Healthcare Careers Not Readily Available for People Who are Deaf
- Published on Wednesday, 04 July 2012 10:19
A study led by a team of health and education professionals has found that people in the deaf community are finding it difficult to find employment in the field of healthcare. The team of 20, called the Task Force on Health Care Careers for the Deaf and Hard-of-Hearing Community, consisted of proffessionals from Gallaudet University in Washington, D.C.; the National Technical Institute for the Deaf, a college of Rochester Institute of Technology; University of Rochester Medical Center; and Rochester General Health Systems, along with individual representatives.
Their goal was to find ways to overcome barriers faced by those in this community when trying to enter into a healthcare career. They interviewed those who had been unsuccessful and successful entering into this field and those who were currently trying to make it.
T. Alan Hurwitz, president, Gallaudet University said of the study, "By identifying the barriers and suggesting solutions, we're that much closer to achieving a level playing field for future deaf and hard-of-hearing students."
The study found, less than 6 percent of people with hearing impairments work in the healthcare industry which is significantly less than those without such impairments. This is likely a result of the lack of proper technology to make training and the workplace accessible as well as the perceptions of prospective employers.
According to the press release of their two year study, they also found:
• Deaf and hard-of-hearing individuals are underrepresented in health care fields.
• Not only are proportionally fewer deaf and hard-of-hearing persons employed in health care professions, but when they are employed, they are in positions that require less education (such as nursing, psychiatric and home health care aides).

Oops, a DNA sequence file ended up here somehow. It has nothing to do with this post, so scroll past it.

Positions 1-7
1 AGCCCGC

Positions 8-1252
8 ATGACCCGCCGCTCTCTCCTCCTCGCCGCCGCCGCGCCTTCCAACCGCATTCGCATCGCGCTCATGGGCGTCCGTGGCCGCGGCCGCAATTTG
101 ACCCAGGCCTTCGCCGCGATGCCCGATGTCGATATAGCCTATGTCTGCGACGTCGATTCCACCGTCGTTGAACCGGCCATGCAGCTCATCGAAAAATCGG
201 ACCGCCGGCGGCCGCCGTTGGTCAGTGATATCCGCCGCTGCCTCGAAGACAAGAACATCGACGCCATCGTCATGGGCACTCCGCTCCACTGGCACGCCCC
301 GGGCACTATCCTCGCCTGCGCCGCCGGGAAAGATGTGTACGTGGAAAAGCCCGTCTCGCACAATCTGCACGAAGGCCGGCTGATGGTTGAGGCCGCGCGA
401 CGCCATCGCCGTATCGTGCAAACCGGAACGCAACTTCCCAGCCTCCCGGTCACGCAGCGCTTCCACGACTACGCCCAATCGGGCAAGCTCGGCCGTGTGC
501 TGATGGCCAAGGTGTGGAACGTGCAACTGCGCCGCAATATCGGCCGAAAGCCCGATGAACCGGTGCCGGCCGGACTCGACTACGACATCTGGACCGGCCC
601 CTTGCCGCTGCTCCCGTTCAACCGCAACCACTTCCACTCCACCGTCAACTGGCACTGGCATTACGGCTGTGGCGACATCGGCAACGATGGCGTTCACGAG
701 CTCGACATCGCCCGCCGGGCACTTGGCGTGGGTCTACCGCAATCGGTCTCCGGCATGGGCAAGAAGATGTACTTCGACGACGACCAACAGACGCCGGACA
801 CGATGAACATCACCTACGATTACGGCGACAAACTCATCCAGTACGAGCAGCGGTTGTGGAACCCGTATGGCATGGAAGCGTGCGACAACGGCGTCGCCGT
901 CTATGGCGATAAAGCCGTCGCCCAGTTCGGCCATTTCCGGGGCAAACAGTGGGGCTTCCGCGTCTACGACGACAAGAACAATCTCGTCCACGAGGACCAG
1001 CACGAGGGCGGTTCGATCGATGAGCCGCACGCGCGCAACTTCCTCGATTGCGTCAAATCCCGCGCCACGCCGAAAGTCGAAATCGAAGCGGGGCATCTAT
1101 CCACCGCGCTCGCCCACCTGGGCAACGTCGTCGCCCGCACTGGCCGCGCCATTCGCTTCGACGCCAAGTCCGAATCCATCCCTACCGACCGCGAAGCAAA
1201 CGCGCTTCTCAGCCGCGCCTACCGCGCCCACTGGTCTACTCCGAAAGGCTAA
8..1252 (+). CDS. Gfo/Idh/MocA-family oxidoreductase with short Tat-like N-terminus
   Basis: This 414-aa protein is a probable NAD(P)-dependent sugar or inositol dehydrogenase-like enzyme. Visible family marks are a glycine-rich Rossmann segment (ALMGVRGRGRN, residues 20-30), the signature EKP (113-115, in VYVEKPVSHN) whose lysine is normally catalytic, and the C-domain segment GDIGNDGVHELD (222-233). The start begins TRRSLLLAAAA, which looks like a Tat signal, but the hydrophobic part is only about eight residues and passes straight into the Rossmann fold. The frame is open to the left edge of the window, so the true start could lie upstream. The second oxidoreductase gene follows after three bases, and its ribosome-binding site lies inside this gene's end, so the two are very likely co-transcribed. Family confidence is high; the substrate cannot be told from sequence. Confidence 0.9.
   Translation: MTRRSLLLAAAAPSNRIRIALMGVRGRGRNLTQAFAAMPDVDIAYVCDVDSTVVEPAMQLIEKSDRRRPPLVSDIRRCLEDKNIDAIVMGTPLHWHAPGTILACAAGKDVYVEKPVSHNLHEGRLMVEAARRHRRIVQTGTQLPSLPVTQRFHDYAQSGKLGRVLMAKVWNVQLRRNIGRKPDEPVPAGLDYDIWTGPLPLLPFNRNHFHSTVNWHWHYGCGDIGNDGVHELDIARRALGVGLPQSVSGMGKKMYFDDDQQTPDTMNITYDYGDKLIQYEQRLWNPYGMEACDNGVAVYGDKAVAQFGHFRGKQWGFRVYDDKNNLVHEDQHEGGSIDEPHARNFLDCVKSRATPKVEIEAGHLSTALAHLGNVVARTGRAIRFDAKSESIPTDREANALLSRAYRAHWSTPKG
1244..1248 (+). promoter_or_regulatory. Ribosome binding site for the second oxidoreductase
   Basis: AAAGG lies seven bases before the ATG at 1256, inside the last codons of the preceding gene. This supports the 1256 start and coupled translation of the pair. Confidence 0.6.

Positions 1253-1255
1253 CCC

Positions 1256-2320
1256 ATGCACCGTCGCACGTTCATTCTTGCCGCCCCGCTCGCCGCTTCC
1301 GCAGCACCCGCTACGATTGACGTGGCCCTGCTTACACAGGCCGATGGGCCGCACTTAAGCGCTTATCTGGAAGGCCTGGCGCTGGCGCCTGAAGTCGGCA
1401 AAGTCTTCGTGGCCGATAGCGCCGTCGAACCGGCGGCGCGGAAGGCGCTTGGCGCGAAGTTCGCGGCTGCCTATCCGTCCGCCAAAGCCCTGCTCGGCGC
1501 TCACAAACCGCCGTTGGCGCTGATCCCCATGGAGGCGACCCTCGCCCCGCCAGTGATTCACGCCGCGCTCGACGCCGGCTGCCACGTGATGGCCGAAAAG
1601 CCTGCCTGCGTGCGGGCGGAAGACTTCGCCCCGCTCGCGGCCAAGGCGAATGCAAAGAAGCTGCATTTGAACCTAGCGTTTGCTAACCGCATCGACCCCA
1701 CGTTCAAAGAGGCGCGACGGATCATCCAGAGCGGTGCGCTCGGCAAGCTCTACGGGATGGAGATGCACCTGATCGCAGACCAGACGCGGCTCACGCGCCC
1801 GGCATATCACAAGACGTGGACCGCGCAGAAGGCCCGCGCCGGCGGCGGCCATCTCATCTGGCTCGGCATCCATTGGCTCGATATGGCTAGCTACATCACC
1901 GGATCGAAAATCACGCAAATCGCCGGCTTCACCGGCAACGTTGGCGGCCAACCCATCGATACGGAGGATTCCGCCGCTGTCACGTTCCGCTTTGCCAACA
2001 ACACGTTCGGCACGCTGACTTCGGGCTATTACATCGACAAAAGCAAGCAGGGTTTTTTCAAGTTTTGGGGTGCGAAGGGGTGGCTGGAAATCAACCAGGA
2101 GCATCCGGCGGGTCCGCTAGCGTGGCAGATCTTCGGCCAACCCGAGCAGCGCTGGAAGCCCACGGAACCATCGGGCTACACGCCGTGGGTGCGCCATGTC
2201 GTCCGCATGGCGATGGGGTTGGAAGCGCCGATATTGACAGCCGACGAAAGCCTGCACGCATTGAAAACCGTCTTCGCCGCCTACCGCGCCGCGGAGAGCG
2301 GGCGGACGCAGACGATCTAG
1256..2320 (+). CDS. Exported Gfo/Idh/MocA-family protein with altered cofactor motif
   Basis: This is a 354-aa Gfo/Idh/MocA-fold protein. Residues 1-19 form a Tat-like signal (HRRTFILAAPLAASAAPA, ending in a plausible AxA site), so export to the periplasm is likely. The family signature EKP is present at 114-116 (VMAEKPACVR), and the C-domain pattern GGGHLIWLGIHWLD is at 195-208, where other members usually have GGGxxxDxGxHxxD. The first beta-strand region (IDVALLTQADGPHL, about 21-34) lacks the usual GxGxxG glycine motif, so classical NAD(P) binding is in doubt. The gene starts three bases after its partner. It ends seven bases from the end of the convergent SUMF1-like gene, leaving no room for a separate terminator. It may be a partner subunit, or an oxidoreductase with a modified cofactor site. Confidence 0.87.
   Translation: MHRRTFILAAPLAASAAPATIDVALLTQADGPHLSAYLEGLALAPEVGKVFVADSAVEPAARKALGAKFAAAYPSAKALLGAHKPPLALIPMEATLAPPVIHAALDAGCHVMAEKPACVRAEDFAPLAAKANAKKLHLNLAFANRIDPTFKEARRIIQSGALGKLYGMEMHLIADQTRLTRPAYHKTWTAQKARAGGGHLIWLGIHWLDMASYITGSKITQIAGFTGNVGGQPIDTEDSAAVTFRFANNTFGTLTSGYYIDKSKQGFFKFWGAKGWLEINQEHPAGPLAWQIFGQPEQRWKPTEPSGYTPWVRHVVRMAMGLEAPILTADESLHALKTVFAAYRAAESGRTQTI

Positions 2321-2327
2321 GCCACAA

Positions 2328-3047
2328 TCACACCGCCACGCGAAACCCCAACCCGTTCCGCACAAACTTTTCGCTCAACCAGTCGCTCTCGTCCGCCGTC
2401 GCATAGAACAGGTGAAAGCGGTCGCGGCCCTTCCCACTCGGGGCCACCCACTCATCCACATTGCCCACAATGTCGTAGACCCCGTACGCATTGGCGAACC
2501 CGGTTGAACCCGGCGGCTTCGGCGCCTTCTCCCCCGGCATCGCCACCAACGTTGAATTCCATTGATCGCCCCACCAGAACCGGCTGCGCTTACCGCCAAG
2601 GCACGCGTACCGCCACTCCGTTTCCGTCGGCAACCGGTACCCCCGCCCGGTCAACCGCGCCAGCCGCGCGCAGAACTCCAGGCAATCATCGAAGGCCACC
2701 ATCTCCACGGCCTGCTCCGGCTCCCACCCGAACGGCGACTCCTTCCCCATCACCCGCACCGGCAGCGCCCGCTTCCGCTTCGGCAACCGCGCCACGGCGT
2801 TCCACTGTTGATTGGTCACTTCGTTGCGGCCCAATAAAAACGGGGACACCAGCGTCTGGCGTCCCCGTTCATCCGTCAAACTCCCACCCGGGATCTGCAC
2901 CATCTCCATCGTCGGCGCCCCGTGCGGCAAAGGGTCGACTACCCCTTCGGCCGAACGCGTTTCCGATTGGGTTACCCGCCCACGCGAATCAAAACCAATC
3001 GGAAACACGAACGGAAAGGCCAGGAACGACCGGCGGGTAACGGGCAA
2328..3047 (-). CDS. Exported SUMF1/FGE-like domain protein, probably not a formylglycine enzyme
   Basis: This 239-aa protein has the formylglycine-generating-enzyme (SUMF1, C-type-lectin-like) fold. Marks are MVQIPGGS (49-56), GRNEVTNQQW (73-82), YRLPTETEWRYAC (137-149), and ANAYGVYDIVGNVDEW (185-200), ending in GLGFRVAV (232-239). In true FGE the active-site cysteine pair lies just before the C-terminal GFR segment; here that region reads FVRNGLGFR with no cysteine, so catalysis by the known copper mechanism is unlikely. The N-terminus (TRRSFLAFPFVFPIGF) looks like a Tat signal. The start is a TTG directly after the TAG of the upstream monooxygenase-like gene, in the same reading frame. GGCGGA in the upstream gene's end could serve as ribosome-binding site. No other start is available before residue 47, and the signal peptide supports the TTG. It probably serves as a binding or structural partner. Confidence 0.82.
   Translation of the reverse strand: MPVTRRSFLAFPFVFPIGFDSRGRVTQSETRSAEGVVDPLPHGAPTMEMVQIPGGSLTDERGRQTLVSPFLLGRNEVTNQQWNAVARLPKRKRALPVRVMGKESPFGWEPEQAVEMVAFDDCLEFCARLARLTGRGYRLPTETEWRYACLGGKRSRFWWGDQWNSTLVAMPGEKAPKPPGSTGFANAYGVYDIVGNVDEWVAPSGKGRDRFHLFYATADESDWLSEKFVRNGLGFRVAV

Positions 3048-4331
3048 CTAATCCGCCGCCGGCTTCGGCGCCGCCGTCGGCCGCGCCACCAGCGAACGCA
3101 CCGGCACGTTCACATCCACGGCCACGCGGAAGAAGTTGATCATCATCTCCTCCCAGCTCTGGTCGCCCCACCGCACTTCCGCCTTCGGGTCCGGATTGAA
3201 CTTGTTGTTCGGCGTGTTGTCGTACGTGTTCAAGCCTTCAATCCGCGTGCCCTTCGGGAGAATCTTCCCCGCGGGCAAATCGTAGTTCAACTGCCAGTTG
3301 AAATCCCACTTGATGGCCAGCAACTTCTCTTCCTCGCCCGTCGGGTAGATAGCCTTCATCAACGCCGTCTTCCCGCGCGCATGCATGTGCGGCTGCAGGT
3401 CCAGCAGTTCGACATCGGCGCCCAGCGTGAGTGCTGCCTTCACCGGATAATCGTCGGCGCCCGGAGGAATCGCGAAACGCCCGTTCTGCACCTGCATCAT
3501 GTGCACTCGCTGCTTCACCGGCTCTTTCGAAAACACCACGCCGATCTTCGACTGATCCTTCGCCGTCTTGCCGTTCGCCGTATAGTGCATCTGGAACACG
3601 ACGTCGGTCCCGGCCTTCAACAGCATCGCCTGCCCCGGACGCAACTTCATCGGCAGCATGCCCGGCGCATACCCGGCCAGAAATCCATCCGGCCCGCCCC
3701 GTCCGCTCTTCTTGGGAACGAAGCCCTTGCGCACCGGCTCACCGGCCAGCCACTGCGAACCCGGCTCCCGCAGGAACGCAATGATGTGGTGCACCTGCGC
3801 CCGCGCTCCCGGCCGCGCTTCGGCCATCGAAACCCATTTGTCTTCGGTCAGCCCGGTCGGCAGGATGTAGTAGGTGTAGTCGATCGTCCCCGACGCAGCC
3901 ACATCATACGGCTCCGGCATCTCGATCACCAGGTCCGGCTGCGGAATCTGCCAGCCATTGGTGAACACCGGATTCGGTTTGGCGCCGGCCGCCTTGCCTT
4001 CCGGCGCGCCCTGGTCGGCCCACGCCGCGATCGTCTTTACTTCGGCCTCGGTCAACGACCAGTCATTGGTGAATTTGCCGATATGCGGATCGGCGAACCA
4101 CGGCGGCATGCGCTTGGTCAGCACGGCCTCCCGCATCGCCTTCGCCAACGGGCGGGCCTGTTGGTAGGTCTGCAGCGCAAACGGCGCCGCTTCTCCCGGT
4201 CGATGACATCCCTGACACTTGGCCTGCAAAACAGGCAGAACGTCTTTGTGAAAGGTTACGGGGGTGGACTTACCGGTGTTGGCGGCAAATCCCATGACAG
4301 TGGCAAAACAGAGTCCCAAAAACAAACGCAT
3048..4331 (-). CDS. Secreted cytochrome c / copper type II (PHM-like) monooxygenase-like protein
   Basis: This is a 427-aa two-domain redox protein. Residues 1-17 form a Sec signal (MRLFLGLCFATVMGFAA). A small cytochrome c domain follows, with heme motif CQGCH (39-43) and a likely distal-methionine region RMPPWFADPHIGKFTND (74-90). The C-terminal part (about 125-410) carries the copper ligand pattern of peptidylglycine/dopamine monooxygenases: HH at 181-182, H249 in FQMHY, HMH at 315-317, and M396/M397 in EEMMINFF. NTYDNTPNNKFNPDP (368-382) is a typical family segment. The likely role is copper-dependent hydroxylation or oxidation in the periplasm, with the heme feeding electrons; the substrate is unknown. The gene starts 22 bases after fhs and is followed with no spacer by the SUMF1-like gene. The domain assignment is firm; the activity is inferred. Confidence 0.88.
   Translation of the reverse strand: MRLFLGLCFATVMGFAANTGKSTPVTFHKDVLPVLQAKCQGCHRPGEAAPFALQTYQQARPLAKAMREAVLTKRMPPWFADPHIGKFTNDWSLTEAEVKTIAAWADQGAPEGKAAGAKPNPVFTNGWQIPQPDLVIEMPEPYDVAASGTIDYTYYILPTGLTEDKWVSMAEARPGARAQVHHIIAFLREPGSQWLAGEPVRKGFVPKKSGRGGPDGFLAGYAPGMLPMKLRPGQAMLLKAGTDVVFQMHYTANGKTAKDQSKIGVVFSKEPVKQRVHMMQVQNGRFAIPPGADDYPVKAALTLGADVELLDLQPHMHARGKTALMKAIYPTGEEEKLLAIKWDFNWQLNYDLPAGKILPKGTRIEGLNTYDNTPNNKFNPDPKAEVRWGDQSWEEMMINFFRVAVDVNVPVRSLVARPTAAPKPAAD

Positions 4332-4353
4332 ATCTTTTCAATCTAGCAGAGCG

• The health care industry is expected to increase 22 percent and generate 3.2 million new jobs through 2018 – more than any other employment sector – due in part to the increasing elderly population. Shortages in trained employees to fill these jobs are predicted.
• Proposed solutions to break down the barriers include improvements in health care-related educational and employment opportunities for deaf and hard-of-hearing individuals, employer awareness programs regarding the benefits of hiring and supporting deaf and hard-of-hearing employees, and the widespread use of innovative access technologies along with creative approaches for funding access services. Also recommended are the creation of a website to act as a clearinghouse for information on programs and available resource and internship opportunities for students and prospective employers; program development to share best practices in teaching deaf and hard-of-hearing students in the classroom and clinical settings; and the establishment of a national advisory group to accomplish long- and short-term goals suggested by the task force.
Congresswoman Louise Slaughter (D-NY), who announced the formation of the task force in 2010 said, "One of the major challenges facing us now is the critical shortage of health care specialists at all levels of training to care for the citizens of our nation, and that challenge coincides with another, much lesser-known serious challenge: the limited opportunities for qualified deaf and hard-of-hearing individuals in this country to pursue careers in health care. The findings of this study present win-win situations for the health care industry and for deaf and hard-of-hearing individuals, which is why I am so proud of NTID and Gallaudet for their dedication."